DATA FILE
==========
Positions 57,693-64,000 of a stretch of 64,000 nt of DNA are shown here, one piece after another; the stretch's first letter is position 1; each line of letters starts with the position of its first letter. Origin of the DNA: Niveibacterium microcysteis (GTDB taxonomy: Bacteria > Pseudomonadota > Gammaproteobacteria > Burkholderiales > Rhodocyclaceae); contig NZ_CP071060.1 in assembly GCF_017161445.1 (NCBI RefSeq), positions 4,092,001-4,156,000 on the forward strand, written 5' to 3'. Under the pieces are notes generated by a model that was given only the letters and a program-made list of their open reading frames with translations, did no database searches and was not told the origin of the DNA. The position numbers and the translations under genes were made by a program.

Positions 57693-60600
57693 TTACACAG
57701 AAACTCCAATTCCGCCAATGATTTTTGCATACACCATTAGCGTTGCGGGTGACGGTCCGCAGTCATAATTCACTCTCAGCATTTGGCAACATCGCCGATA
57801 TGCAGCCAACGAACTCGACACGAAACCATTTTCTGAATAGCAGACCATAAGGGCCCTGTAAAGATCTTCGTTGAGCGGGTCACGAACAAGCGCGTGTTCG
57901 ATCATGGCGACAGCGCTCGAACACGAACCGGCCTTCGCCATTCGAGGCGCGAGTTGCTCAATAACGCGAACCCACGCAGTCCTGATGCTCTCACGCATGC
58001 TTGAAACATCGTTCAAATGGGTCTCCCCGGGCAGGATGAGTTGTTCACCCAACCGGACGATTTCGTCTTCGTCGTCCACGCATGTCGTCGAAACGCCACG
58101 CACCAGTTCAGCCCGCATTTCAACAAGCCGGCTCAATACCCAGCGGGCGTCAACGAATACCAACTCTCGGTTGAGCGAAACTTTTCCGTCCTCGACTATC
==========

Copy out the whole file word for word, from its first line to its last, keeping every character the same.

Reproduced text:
Positions 57,693-64,000 of a stretch of 64,000 nt of DNA are shown here, one piece after another; the stretch's first letter is position 1; each line of letters starts with the position of its first letter. Origin of the DNA: Niveibacterium microcysteis (GTDB taxonomy: Bacteria > Pseudomonadota > Gammaproteobacteria > Burkholderiales > Rhodocyclaceae); contig NZ_CP071060.1 in assembly GCF_017161445.1 (NCBI RefSeq), positions 4,092,001-4,156,000 on the forward strand, written 5' to 3'. Under the pieces are notes generated by a model that was given only the letters and a program-made list of their open reading frames with translations, did no database searches and was not told the origin of the DNA. The position numbers and the translations under genes were made by a program.

Positions 57693-60600
57693 TTACACAG
57701 AAACTCCAATTCCGCCAATGATTTTTGCATACACCATTAGCGTTGCGGGTGACGGTCCGCAGTCATAATTCACTCTCAGCATTTGGCAACATCGCCGATA
57801 TGCAGCCAACGAACTCGACACGAAACCATTTTCTGAATAGCAGACCATAAGGGCCCTGTAAAGATCTTCGTTGAGCGGGTCACGAACAAGCGCGTGTTCG
57901 ATCATGGCGACAGCGCTCGAACACGAACCGGCCTTCGCCATTCGAGGCGCGAGTTGCTCAATAACGCGAACCCACGCAGTCCTGATGCTCTCACGCATGC
58001 TTGAAACATCGTTCAAATGGGTCTCCCCGGGCAGGATGAGTTGTTCACCCAACCGGACGATTTCGTCTTCGTCGTCCACGCATGTCGTCGAAACGCCACG
58101 CACCAGTTCAGCCCGCATTTCAACAAGCCGGCTCAATACCCAGCGGGCGTCAACGAATACCAACTCTCGGTTGAGCGAAACTTTTCCGTCCTCGACTATC